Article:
Lone Mothers and Paid Work - Rational Economic Man or Gendered Moral Rationalities?
In this article we examine the inadequacies of the rational economic man approach for understanding individual economic decision-making, and we suggest an alternative concept which we call ''gendered moral rationalities.'' We carry out this critique in the context of research on lone motherhood and paid work. This is an important social and political issue where analyses commonly use the rational economic man approach (although often only implicitly). However, these analyses have not, we argue, been able to understand the social processes by which lone mothers take up, or do not take up, paid work. In this paper we take the debate further by using recent empirical work on the employment position and values of lone mothers in Britain, integrating information from interviews with census data. The results suggest that it is nonmarket, collective relations and understandings about motherhood and employment which are the primary factors in explaining lone mothers' uptake of paid work. We term these ''gendered moral rationalities.'' While individual levels of human capital and policy constraints remain important, in a causal sense these are best seen as contingent, secondary factors. The source of economic rationality therefore, at least in this case, primarily lies outside the market and in the domain of collective, and highly gendered, understandings about proper social behavior. This critique parallels recent work by feminist economists who call for a complete restructuring in how economists think and conduct their research.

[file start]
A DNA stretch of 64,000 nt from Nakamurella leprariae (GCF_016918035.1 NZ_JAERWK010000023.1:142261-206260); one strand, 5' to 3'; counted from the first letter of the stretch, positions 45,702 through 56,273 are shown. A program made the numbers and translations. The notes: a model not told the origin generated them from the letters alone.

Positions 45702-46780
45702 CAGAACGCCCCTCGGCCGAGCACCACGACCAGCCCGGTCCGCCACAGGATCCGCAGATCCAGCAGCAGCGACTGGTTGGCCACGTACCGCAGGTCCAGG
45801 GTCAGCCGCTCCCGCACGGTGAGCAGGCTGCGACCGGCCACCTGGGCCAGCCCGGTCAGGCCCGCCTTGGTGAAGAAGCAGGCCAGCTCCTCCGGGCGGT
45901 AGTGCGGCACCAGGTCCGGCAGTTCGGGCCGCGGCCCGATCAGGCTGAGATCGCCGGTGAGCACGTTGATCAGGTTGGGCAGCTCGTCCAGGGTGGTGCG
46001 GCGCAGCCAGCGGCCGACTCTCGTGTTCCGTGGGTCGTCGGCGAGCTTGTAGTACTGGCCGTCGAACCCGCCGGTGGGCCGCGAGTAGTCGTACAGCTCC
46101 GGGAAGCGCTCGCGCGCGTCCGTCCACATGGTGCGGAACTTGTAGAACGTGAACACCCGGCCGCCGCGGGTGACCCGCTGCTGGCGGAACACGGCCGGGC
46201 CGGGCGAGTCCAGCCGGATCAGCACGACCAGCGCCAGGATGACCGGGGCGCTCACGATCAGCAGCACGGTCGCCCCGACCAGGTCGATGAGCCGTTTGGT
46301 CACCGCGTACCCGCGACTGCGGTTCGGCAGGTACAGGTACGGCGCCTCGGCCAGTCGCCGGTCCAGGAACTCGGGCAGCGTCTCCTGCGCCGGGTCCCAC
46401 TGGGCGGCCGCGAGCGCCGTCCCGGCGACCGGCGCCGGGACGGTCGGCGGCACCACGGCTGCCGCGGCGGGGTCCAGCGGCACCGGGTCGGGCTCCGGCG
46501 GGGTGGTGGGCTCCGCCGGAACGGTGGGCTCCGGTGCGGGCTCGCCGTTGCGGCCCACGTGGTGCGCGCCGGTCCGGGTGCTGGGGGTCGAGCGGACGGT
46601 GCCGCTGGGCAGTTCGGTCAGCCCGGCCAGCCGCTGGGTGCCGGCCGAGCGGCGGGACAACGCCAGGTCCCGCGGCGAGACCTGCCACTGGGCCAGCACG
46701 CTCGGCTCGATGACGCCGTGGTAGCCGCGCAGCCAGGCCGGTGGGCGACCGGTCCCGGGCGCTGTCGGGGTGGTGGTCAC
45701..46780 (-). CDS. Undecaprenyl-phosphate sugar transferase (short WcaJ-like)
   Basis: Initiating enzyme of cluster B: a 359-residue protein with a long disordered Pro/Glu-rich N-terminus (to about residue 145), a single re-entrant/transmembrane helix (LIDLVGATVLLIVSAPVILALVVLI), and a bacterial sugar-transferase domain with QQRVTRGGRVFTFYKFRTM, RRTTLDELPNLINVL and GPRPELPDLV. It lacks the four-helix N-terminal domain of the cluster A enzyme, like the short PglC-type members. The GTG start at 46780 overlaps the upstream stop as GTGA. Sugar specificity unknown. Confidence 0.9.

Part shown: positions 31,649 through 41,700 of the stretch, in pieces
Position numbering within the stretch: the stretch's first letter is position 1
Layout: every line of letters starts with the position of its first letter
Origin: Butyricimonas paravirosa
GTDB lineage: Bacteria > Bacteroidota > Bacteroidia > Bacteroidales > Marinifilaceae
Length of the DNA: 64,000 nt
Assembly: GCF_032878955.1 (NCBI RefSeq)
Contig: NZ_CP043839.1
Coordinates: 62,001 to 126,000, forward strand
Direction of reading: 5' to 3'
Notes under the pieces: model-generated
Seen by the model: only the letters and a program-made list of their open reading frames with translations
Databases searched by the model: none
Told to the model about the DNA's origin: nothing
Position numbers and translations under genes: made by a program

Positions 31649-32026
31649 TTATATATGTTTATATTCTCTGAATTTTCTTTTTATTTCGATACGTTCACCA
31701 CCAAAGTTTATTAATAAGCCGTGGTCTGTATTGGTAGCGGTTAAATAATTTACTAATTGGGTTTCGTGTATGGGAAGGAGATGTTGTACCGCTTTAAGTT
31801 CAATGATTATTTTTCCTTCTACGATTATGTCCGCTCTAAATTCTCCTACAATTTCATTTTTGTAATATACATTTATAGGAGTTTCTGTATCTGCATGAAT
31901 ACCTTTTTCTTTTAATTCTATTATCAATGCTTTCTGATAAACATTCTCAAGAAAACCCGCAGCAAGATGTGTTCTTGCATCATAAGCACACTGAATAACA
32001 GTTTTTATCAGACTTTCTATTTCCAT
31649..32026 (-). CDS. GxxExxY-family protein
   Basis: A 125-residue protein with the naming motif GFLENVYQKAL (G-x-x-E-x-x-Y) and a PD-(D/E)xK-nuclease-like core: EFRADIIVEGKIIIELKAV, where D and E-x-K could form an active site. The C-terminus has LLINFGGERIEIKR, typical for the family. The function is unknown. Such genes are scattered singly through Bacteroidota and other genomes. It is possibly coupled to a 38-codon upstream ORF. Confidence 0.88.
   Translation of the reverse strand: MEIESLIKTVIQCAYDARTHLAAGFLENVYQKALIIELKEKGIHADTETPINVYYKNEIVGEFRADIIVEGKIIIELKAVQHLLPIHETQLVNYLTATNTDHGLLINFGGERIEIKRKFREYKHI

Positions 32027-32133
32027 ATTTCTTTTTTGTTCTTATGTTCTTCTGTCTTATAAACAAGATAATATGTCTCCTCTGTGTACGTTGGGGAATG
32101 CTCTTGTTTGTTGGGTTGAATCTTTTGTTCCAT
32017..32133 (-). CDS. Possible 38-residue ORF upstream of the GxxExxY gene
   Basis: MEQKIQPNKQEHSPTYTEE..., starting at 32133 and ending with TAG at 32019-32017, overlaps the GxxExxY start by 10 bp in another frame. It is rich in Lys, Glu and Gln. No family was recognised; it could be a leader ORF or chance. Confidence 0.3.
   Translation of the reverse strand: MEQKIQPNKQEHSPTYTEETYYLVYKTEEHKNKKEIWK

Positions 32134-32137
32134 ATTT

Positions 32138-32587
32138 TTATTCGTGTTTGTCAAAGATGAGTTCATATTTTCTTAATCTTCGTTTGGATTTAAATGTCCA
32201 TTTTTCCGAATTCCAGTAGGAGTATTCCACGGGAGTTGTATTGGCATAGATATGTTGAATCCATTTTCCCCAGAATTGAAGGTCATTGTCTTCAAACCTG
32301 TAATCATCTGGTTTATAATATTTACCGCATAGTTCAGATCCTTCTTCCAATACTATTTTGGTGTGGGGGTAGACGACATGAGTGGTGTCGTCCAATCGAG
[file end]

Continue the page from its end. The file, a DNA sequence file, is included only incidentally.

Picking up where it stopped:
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Volume (Year): 3 (1997)
Issue (Month): 2 ()
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